And in the last moment that we see Mary Magdalene in all of scripture, she goes to tell the disciples what she had seen and what she had heard.


Think about that for a moment.  After spending three years preaching, eating, sleeping, walking, and living with the disciples, Jesus appears first to Mary and not to any of the disciples.  In a culture that was all about men, Jesus appears first to a woman.  Surrounded by healthy people, Jesus announces his return to a woman who had been afflicted with, and whom he had cured from, demonic possession.  This is one of the pieces of the story that help us to believe that it must be true, because it is completely counter-cultural.  If you intended to write a fictional story in order to establish a new religion, this is clearly not how you would have written it.  Unless it was true.

Jesus was alive, Mary becomes the first missionary of the Resurrection, and I think that it’s quite likely that it had everything to do with Mary’s faith.  I suspect that these events may have been on Peter’s mind when he gave his great speech in Acts 10:34-43.

34 Then Peter began to speak: “I now realize how true it is that God does not show favoritism 35 but accepts from every nation the one who fears him and does what is right. 36 You know the message God sent to the people of Israel, announcing the good news of peace through Jesus Christ, who is Lord of all. 37 You know what has happened throughout the province of Judea, beginning in Galilee after the baptism that John preached— 38 how God anointed Jesus of Nazareth with the Holy Spirit and power, and how he went around doing good and healing all who were under the power of the devil, because God was with him.

39 “We are witnesses of everything he did in the country of the Jews and in Jerusalem. They killed him by hanging him on a cross, 40 but God raised him from the dead on the third day and caused him to be seen. 41 He was not seen by all the people, but by witnesses whom God had already chosen—by us who ate and drank with him after he rose from the dead. 42 He commanded us to preach to the people and to testify that he is the one whom God appointed as judge of the living and the dead. 43 All the prophets testify about him that everyone who believes in him receives forgiveness of sins through his name.”

God does not show favoritism but accepts everyone who fears him and does what is right.  We must go out into the world and tell everyone that we can find about the Gospel message, the Good News, and the resurrection of Jesus Christ because we are witnesses.  We may not have been standing beside Mary or been in the room when she told the disciples, but we have surely seen the evidence of how Jesus has changed our lives and we know the miracles that he has done in our families and in the lives of the people around us.

We are witnesses.

Jesus has commanded us to preach, and to testify, that he is the one who God has appointed as judge, it is about him whom the prophets have written, and those that put their faith in him will be forgiven of their sins.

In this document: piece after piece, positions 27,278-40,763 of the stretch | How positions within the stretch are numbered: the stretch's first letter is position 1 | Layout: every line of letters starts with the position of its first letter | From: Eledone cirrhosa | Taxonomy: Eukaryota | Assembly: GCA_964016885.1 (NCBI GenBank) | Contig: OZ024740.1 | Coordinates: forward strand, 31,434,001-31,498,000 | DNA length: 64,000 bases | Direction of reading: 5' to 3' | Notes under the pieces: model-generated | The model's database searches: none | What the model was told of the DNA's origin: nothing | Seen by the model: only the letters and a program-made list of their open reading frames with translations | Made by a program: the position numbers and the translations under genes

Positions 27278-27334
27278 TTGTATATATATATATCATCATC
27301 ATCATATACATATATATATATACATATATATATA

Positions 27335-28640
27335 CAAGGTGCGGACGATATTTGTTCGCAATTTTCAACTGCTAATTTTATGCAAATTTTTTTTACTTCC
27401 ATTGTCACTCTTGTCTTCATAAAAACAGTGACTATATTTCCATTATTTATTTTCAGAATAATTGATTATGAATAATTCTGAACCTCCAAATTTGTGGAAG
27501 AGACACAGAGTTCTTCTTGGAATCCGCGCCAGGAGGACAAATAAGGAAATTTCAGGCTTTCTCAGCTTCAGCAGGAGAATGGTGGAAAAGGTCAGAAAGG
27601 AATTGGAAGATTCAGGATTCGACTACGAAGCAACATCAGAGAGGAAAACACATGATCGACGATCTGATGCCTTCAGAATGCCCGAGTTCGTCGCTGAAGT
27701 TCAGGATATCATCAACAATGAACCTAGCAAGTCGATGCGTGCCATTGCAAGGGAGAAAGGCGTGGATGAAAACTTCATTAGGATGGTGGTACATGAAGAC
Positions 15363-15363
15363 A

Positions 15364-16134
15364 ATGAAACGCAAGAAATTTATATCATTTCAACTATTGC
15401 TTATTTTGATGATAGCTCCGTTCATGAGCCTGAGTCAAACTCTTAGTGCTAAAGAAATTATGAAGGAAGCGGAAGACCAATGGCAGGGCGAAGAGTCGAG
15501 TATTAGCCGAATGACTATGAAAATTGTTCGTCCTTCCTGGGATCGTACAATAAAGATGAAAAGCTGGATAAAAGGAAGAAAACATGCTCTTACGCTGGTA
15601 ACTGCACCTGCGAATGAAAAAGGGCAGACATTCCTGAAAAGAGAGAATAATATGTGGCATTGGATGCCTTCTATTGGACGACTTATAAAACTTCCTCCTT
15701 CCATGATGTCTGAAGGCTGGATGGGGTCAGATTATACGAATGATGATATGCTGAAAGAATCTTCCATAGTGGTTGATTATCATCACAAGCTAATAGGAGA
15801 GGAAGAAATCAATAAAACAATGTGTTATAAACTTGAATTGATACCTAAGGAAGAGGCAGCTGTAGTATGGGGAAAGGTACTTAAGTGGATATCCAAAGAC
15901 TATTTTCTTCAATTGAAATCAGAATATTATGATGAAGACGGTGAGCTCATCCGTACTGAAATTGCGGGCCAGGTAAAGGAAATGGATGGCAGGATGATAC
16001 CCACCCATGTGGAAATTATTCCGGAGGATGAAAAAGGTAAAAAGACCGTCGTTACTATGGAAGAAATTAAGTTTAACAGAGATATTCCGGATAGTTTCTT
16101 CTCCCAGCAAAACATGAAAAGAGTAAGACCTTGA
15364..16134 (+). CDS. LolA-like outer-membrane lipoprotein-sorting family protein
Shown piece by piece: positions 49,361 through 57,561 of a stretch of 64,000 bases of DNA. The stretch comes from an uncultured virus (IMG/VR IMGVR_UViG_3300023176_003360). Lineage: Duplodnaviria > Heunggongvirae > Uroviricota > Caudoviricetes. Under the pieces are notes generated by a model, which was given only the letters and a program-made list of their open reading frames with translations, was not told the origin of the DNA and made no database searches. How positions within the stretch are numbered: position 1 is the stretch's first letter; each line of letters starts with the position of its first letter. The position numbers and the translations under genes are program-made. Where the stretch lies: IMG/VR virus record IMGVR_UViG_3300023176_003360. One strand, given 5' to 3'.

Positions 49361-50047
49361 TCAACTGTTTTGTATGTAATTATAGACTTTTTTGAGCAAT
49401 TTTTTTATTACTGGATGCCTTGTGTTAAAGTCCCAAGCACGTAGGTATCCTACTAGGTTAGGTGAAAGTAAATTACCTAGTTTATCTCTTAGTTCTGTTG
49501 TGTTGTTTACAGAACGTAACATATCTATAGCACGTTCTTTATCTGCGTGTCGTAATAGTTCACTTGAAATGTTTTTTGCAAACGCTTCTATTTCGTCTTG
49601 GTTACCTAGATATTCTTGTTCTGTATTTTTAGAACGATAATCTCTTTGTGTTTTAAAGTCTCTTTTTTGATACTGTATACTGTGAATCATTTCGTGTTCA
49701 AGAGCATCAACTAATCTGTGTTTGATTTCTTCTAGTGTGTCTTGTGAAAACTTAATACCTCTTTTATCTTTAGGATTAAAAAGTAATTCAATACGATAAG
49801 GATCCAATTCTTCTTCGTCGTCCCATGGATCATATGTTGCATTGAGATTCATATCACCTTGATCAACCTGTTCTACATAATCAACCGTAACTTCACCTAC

We know that Mary Magdalene probably came from a family that had money, but her life was anything but easy.  When she came to Jesus she was described as having the worst case of demon possession of anyone that the disciples had met.  She was said to have had seven demons, or allegorically speaking, a perfection of demon affliction.  But unlike nine out of ten lepers that Jesus healed, unlike the thousands of others whom Jesus healed of various afflictions, and unlike even the disciples themselves, Mary Magdalene did the thing that Peter promised and couldn’t deliver.  She stayed.

Mary.  Never.  Left.

Throughout his ministry, throughout his trial, throughout his crucifixion, Mary was there.

And in the dark of that Saturday evening, and the dawn of Sunday morning, Mary was there.

And so, if D. L. Moody was right, if “Character is what you are in the dark,” then on this Easter Sunday morning we know what kind of character that Mary Magdalene had but all of us are confronted with this question:

Who are you in the dark?

 

 

 


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*You have been reading a message presented at Christ United Methodist Church on the date noted at the top of the first page.  Rev. John Partridge is the pastor at Christ UMC in Alliance, Ohio.  Duplication of this message is a part of our Media ministry, if you have received a blessing in this way, we would love to hear from you.  Letters and donations in support of the Media ministry or any of our other projects may be sent to Christ United Methodist Church, 470 East Broadway Street, Alliance, Ohio 44601. These messages are available to any interested persons regardless of membership.  You may subscribe to these messages, in print or electronic formats, by writing to the address noted, or by contacting us at secretary@CUMCAlliance.org  These messages can also be found online at https://pastorpartridge.com/. All Scripture references are from the New International Version unless otherwise noted.

Why I Would Argue for the Earliest Definition of Life


    In my last two blogs, “Abortion: Pro-Life/Pro-Choice Both Right?”and “Abortion: Why Both Sides Will Lose in the Supreme Court (Again)” I explained why the 1973 Roe v. Wade decision was not a clear win for either pro-choice or for pro-life supporters and why I thought that both sides would once again be disappointed if a modern Supreme Court consented to review the case.